That’s why, having reminded us that the end of all things is near, Peter goes on to tell us to be clear minded and self-controlled …

Be clear minded

What is heaven like? I’ve heard different people say many things about heaven … if indeed they’ve thought about it at all, that is. But it seems to me that peoples’ expectations of heaven are rarely anything like I’ve come to expect from reading all that the Bible says about heaven. Being clear minded about heaven means telling it like it is, not as we’d like it to be … there’s no mention of angels sitting on clouds or harps or an old man with a beard.

Instead, Jesus talks about heaven as a reunion – not with those we’ve lost – but with himself, and with our heavenly Father. He talks about it as home, and as a feast or festival. John in the heavenly vision that is the book of Revelation, speaks of worship, and singing, and silence, of healing and justice for those who have suffered, and of all things made new, of evil defeated and God’s loving plan for creation fufilled.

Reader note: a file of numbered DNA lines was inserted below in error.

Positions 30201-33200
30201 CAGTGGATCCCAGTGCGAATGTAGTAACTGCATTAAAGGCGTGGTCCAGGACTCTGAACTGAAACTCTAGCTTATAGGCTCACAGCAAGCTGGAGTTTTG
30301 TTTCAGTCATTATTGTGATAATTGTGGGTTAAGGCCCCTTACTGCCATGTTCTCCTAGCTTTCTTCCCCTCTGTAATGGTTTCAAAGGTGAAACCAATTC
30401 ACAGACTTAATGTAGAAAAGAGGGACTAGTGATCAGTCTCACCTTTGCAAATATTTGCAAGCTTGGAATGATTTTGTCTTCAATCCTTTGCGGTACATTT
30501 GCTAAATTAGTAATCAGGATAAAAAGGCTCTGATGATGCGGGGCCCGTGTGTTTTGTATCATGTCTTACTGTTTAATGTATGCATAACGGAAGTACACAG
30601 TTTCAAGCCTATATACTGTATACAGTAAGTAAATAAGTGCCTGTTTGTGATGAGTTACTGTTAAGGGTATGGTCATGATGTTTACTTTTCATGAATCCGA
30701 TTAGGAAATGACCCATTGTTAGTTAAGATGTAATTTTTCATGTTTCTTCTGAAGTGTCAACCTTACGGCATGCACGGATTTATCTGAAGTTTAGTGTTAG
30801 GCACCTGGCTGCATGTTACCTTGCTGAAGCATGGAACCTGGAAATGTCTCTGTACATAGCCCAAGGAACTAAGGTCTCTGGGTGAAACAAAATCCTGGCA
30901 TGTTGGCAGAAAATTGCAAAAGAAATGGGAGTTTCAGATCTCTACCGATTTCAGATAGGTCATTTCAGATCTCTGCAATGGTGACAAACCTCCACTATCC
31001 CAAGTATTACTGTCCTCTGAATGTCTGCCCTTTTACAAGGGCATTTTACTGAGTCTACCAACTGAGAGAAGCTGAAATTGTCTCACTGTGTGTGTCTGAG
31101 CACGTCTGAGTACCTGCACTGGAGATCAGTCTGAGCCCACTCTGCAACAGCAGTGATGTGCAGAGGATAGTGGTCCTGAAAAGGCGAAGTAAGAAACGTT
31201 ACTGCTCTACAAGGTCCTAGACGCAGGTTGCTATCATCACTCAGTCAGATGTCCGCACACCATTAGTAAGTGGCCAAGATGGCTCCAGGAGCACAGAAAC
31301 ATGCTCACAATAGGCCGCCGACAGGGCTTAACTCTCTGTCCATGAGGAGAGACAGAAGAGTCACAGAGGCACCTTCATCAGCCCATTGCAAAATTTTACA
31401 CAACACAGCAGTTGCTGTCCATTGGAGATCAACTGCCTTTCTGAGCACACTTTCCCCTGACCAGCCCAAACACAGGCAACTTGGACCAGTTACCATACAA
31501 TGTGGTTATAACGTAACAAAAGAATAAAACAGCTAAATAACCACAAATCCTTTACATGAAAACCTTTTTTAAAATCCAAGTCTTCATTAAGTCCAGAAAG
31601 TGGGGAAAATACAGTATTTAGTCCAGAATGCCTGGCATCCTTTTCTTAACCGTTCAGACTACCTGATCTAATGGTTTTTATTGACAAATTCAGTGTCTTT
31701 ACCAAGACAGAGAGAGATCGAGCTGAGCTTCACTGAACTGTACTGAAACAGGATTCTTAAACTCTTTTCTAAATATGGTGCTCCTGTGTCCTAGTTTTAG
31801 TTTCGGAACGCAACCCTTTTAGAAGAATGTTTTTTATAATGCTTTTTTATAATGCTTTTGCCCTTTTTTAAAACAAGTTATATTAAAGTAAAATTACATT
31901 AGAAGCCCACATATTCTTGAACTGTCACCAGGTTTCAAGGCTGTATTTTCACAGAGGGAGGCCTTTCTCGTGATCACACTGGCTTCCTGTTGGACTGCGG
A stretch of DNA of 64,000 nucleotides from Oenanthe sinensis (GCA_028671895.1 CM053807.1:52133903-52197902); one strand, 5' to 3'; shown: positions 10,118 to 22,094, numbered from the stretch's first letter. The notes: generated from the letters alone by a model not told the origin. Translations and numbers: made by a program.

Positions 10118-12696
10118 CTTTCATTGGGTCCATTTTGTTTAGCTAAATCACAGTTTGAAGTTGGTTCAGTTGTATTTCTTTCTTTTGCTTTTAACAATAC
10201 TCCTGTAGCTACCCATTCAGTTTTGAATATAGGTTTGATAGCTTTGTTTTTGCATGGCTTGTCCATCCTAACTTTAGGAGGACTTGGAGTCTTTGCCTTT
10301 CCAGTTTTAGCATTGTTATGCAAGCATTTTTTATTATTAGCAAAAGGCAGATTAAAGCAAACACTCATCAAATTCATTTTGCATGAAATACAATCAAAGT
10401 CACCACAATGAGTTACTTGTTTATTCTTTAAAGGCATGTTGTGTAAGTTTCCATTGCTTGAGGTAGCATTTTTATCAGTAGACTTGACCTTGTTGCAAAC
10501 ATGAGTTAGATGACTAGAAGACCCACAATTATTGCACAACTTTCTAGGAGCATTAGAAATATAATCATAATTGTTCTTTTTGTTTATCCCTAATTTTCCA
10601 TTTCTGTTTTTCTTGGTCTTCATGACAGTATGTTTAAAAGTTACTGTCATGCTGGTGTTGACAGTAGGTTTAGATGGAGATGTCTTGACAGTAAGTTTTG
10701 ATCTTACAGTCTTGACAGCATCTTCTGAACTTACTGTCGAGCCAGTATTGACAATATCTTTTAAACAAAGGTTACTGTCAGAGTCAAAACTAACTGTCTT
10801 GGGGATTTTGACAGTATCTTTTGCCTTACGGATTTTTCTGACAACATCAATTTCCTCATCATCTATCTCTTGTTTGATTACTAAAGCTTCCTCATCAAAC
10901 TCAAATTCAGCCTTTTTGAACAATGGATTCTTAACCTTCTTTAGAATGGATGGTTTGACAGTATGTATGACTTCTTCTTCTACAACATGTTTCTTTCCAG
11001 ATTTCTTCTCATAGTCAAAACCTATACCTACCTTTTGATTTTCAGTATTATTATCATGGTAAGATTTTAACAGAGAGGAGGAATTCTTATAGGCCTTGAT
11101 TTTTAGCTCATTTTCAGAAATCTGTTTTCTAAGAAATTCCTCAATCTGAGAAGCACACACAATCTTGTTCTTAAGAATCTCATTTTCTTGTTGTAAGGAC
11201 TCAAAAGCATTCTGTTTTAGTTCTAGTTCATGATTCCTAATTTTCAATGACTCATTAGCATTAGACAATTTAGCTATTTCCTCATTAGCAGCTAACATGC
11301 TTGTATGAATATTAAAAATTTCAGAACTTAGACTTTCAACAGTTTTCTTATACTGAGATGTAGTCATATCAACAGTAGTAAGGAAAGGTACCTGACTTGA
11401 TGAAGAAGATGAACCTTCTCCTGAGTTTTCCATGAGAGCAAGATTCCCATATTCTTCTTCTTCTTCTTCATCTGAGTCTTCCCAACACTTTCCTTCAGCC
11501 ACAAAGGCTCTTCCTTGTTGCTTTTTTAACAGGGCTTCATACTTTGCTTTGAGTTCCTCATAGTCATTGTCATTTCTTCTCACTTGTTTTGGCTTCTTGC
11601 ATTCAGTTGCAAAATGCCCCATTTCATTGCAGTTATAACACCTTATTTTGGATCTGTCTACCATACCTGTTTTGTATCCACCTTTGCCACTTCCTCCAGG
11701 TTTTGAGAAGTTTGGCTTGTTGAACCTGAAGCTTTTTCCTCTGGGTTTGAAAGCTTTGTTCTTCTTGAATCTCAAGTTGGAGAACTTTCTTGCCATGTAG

Above all, heaven is real … we get so caught up in our earthly lives, so distracted by our everyday hassles and disappointed hopes, that we lose touch with this sure and certain hope of a future worth waiting for. Be clear minded

Be self-controlled

and self-controlled. What do we think about when someone mentions self-control? Our weight and the diet we should be keeping to? Rooney losing his temper in yet another football match? The discipline of a top athlete or musician – having to practice when they’d rather be sleeping doing something else? Self-control is something we may aspire to, but about which we make all sorts of excuses! Starting the diet tomorrow, after tonight’s party, or having one more drink so as not to be a killjoy, or excusing a footballer’s temper because he has such skill and he’s just highly strung …

Or perhaps, in the Christian context we consider that excessive self-control makes someone a bit of a bore, maybe ‘holier than thou’ … it seems to be a harsh, unforgiving characteristic.

Yet self-control is one of the fruits of the Spirit … one of the characteristics God actively seeks to develop in those who love and obey him. It’s at the end of that list we may know from Galatians 5:22,